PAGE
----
Each modality has advantages and disadvantages. The disadvantages include: partial or complete graft failure, color mismatch, post-inflammatory hyperpigmentation (PIH) in recipient area, scar formation and incomplete removal of recipient epidermis.1Falabella R. Surgical approaches for stable vitiligo. Dermatol Surg. 2005;31:1277-84.,5van Geel N, Ongenae K, Naeyaert JM. Surgical techniques for vitiligo: a review. Dermatology. 2001;202:162-6.,6Njoo MD, Westerhof W, Bos JD, Bossuyt PM. A systematic review of autologous transplantation methods in vitiligo. Arch Dermatol. 1998;134:1543-9.,8Tsukamoto K, Osada A, Kitamura R, Ohkouchi M, Shimada S, Takayama O. Approaches to repigmentation of vitiligo skin: new treatment with ultrasonic abrasion, seed-grafting and psoralen plus ultraviolet A therapy. Pigment Cell Res. 2002;15:331-4.

In this study, we used a motor-driven dental lab carbide bur instead of a routine diamond fraise to prepare the recipient site. Interestingly, despite its coarser appearance in comparison with the diamond fraise, this carbide bur only removes the epidermis (Figures 1 and 2). We evaluated the repigmentation rates at different recipient sites as surgical outcomes and complications of this method.

FIGURE 1
Carbide bur on right side and diamond fraise on left side
FIGURE 2
Chest wall skin tissue immediately after dermabrasian, removed epiderm in central portion and unremarkable dermis (H & E stain X400)

PATIENTS AND METHODS

Sixty-one stable, depigmented lesions were selected in 14 patients (9 women and 5 men), with a mean age of 23.2 years (SD 4.29, range 16-33). Nine patients had localized vitiligo, 3 had generalized vitiligo, while 2 had segmental vitiligo, all of which had been unresponsive to medical therapeutic modalities such as PUVA, narrow band UVB and topical steroids for at least 6-8 months (Table 1).

TABLE 1
Characteristics of clinical type and location of treatment in 14 patients

All vitiligo patients included in our study had a segmental and/or stable disease for over a year with negative history of Kobner phenomenon. Exclusion criteria included: unstable vitiligo, positive Kobner phenomenon, pregnancy, aged under 15 years, universal vitiligo, and repair disorders such as kelloid formers.

The characteristics of recipient sites are outlined in table 1. Pre- and postoperative photographs of recipient sites were taken.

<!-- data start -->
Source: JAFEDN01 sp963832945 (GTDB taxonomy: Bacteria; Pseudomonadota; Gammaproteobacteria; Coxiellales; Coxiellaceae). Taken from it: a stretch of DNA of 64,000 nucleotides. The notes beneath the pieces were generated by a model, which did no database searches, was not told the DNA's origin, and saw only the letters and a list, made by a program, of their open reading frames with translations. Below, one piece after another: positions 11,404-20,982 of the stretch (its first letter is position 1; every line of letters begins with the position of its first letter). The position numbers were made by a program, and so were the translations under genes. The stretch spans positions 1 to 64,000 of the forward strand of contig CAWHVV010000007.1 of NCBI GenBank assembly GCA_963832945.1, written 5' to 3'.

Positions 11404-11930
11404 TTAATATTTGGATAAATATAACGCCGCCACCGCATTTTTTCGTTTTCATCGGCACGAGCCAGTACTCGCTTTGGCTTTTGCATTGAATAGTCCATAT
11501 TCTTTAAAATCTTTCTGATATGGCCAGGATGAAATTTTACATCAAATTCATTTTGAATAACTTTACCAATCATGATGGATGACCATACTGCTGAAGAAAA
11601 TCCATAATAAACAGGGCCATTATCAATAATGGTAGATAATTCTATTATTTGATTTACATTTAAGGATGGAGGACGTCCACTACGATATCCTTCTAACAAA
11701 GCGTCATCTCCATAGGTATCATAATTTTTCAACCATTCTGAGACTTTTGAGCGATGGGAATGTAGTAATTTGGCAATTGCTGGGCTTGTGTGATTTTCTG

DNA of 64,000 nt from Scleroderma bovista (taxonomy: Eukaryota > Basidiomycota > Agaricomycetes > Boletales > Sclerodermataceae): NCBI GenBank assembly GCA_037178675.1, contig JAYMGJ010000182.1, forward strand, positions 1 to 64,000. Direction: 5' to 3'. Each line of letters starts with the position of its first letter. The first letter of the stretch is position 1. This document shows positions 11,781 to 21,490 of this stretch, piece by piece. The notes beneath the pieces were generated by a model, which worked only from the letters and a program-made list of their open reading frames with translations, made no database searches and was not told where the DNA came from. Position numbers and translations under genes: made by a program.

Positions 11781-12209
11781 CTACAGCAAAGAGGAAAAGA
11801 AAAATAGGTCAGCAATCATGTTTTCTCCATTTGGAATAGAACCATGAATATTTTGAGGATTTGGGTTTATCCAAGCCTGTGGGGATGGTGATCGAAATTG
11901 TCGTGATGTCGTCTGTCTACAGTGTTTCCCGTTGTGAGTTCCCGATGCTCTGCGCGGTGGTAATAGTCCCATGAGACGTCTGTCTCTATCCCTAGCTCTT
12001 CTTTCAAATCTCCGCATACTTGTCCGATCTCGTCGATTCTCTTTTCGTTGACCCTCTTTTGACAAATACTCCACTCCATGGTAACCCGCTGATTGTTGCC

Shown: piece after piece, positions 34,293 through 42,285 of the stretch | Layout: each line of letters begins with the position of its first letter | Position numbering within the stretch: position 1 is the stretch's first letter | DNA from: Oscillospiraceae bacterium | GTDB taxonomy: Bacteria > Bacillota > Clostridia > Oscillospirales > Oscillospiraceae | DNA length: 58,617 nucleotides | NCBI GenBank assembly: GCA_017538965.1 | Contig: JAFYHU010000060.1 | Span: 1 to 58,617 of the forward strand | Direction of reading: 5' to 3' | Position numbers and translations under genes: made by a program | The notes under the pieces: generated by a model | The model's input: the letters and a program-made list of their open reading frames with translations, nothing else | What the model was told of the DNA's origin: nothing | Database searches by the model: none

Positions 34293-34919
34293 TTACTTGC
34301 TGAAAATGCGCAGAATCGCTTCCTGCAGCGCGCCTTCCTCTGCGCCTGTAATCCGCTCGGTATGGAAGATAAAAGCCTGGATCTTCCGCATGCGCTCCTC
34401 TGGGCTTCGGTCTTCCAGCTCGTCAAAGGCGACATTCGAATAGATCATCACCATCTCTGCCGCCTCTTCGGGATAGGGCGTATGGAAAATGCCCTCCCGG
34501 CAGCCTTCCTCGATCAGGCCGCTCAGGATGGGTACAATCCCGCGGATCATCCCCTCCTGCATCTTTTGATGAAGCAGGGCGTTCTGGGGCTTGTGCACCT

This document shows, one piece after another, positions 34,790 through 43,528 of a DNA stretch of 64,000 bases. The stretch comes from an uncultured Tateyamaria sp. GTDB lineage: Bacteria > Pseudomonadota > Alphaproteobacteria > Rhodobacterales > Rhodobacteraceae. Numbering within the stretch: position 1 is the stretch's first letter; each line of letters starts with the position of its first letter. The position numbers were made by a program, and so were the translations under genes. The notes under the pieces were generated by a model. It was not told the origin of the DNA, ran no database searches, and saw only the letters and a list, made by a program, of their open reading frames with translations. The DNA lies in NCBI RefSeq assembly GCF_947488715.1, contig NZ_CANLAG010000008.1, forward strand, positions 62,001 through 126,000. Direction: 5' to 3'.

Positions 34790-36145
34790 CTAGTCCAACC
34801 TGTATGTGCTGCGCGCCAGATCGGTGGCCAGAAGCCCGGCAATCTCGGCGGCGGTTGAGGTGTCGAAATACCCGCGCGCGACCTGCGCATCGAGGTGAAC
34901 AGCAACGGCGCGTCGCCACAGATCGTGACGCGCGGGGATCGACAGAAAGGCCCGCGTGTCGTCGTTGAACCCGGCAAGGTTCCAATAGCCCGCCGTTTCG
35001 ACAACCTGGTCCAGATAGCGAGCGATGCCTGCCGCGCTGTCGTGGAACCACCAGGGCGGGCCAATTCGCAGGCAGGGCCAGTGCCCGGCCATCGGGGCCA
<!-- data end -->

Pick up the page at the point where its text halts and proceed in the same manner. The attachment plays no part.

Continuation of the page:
The donor site was cleaned with povidone iodine 10%. After using 1-2% lidocaine for local anesthesia of anterolateral of leg as a donor site, we used three-way connected double syringes (funnel cylinder technique) to harvest epidermal grafts.2Radmanesh M, Ebrahimi A. Double syringe blistering by adding a three-way connector for grafting stable vitiligo patches. J Dermatol Treat. 2000;11:43-6. Sustained negative pressure, induced by air aspiration via syringe or funnel, was maintained by locking three-way, leading to development of a blister at the donor site after 1.5-2.5 hours.

The recipient site was cleaned using povidone iodine 10% and anesthetized with 1-2% lidocaine without epinephrine. Depigmented epidermis was removed by a motor-driven dermabrader, using a cylindrical, round end, titanium nitride-coated carbide bur with acute angle cutting edges and 36 flutes (CHAMPION SC1 CYLINDER RADIUS END CARBIDE BUR - Titanium Nitride Coated). Forward and backward movements of the hand piece using 1000015000 rpm, with gentle pressure of the carbide bur on the epidermis while holding the hand piece and carbide bur parallel to the skin surface, led to removal of depigmented epidermis (Figures 3 and 4). We ceased further abrasion after the appearance of pinpoint bleedings, a superficial indicator of papillary dermis.

FIGURE 3
Patient with vitiligenous lesions in forehead and upper lid
FIGURE 4
Recipient site preparation by carbide bur

The roof of the blister was removed using Iris scissors; the dermal surface of harvested epidermis was then placed over the abraded recipient site (Figure 5). Several openings were made by needle tip in the larger grafted epidermis at the recipient site to prevent separation of the grafted epidermis, by oozing from the recipient site. The grafts were held in place on the recipient site with non-adherent dressing and fixed with sterilized gauze and adhesive bandage or tape for 7-10 days. All patients were advised to keep the recipient site immobile for at least 7-10 days. We used hand splints for hand and finger immobilization. The dressing was checked for any sign of infection after 4-5 days by removing the adhesive bandage and superficial layers of gauze carefully, while the non-adherent dressing and innermost layers of gauze were left over the grafted epidermis for 7-10 days.

FIGURE 5
Blister roof transplantation, note complete coverage of epidermal graft

Several skin biopsies were performed immediately after dermabrasion from the edge of the recipient site.

The repigmentation rate of lesions was classified as excellent (over 75% repigmentation), good to moderate (25-75% repigmentation), and poor (under 25% repigmentation) (Figure 6).

FIGURE 6
Excellent repigmentation in grafted skin

All patients were visited every week in the first month and once a month for the following 6-8 months, for likely complications, such as perigraft halo and PIH at recipient sites, keloid formation, infection and repigmentation rate.

Perigraft halo is defined as the remaining depigmented area in the periphery of grafted skin, due to shrinkage of grafted epidermis or incomplete preparation of recipient site and/or incomplete adherent of grafted epidermis at the periphery.

Written informed consent was obtained from all patients. The study protocol conformed to the guidelines of the 1975 Declaration of Helsinki. Our Institutional Review Board and Ethics Committee approved this study. This study was registered in IRCT (Irct ID: IRCT138802251906N1)